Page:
Quite clearly, then, according to the intention underlying the work of the Angels, things are to be very different in future. Neither in theory nor in practice shall we look only at man's physical qualities, regarding him as a more highly developed animal, but we must confront every human being with the full realisation that in him something is revealing itself from the divine foundations of the world, revealing itself through flesh and blood. To conceive man as a picture revealed from the spiritual world, to conceive this with all the earnestness, all the strength and all the insight at our command — this is the impulse laid by the Angels into the pictures.
The bestowal on man of complete freedom in the religious life — this underlies the impulses, at least, of the work of the Angels.

And there is a third objective: To make it possible for men to reach the Spirit through thinking, to cross the abyss and through thinking to experience the reality of the Spirit.

. . . These events can be characterised in greater detail, for to know what the Angel is doing is only the preparatory stage. The essential point is that at a definite time — depending, as I have said, upon the attitude men themselves adopt it will be earlier or later or at worst not at all — a threefold truth will be revealed to mankind by the Angels.

Firstly, it will be shown how his own genuine interest will enable man to understand the deeper side of human nature. A time will come — and it must not pass unnoticed — when out of the spiritual world men will receive through their Angel an impulse that will kindle a far deeper interest in every individual human being than we are inclined to have to-day. This enhanced interest in our fellow-men will not unfold in the subjective, leisurely way that people would prefer, but by a sudden impetus a certain secret will be inspired into man from the spiritual side, namely, what the other man really is. By this I mean something quite concrete — not any kind of theoretical consideration. Men will learn something whereby their interest in every individual can be kindled. That is the one point — and that is what will particularly affect the social life.


[It is worth interrupting the flow of this discourse to emphasize something about the word "concrete": as I have repeatedly stated, Jesus was nothing if not practical--He really wanted a heaven on earth. It is nice to see Steiner taking the same attitude: he wants the message of the angel to help us live here on Earth.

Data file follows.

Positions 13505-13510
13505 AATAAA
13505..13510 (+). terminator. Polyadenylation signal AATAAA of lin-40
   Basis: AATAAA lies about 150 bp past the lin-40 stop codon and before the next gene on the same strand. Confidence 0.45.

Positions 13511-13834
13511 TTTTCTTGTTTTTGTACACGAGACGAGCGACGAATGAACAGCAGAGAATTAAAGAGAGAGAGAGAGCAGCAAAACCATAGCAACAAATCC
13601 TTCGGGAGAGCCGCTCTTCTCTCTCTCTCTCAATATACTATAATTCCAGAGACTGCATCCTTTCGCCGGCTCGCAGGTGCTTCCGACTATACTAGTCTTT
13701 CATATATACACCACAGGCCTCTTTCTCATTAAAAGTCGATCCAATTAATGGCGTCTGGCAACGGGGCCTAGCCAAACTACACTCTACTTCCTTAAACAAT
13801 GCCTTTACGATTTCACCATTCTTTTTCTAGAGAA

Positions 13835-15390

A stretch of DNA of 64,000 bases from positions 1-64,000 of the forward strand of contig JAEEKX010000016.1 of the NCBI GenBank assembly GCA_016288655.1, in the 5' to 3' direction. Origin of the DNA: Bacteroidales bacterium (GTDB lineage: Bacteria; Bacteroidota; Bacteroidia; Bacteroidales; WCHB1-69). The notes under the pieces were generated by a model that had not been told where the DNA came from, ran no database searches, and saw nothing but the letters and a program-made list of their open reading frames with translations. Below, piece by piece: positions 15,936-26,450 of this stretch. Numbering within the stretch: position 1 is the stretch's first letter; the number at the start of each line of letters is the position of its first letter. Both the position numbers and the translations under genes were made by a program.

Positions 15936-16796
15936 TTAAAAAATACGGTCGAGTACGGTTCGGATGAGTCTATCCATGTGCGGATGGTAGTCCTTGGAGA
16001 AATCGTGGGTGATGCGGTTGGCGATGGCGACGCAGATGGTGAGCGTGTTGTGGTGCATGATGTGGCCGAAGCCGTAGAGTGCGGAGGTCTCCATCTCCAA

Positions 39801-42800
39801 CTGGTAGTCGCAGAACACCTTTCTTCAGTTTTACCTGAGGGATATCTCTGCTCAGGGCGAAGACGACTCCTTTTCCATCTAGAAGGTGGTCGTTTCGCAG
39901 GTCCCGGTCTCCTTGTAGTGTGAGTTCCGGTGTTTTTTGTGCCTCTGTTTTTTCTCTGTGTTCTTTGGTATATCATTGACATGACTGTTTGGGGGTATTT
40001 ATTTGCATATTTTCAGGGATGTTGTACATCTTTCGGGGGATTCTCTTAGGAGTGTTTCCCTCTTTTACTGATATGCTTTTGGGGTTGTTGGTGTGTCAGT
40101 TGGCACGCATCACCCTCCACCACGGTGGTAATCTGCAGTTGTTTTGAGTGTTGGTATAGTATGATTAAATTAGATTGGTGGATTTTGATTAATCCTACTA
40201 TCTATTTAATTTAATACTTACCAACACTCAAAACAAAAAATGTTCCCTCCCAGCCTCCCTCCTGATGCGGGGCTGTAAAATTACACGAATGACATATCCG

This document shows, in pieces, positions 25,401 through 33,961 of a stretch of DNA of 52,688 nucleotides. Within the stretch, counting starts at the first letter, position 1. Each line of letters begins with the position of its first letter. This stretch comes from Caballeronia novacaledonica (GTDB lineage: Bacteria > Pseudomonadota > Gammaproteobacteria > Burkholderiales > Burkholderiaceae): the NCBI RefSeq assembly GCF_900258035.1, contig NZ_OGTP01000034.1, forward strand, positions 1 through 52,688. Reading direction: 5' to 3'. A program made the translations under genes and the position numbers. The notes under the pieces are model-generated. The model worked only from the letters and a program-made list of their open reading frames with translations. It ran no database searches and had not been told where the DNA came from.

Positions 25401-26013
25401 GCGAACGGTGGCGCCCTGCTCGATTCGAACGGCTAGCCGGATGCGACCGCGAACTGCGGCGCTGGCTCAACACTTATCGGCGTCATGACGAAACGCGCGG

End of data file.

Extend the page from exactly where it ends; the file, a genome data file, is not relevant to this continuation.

Furthermore, in regard to the afore-mentioned prophetic aspect of this piece, I feel that a good case can be made for the proposition that the reality of the world wide web constitutes "a far deeper interest in every individual human being than we are inclined to have to-day." In other words, it appears to me that, almost a hundred years ago, Steiner saw a heightened understanding of MAN, of himself, as a natural side-effect of the huge information explosion that has been made possible by the internet. True, the world is pretty messed up: there are pockets of serious problems in many places; but there are also numerous positive trends that I think will take hold soon enough, and usher in an age of peace.]

Secondly: From the spiritual world the Angel will reveal to man that, in addition to everything else, the Christ Impulse postulates complete freedom in matters of religions life, that the only true Christianity is the Christianity which makes possible absolute freedom in the religious life.

And thirdly: Unquestionable insight into the spiritual nature of the world.
As I have said, this event ought to take place in such a way that the Spiritual Soul in man participates in it. This is impending in the evolution of humanity, for the Angel is working to this end through the pictures woven in man's astral body.
But let it be emphasised that this impending event confronts the will of man. Many things that should lead to conscious awareness of this event may be and indeed are being left undone.

But as you know, there are other beings working in world-evolution, beings who are interested in deflecting man from his proper course: these are the Ahrimanic and the Luciferic beings. What I have just said belongs to the divinely-willed evolution of mankind. If man were to follow the dictates of his own proper nature, he could not very well fail to perceive what the Angel is unfolding in his astral body; but the aim of the Luciferic beings is to tear men away from insight into the work of the Angels. And they set about doing this by curbing man's free will. They try to cloud his understanding of the exercise of his free will. True, they desire to make him good — for from the aspect of which I am now speaking, Lucifer desires that there shall be goodness, spirituality, in man — but automatic goodness, automatic spirituality — without free will. Lucifer desires that man shall be led automatically, in accordance with perfectly good principles, to clairvoyance — but he wants to deprive him of his free will, to remove from him the possibility of evil-doing. Lucifer wants to make man into a being who, it is true, acts out of the spirit, but acts as a reflection, as an automaton, without free will.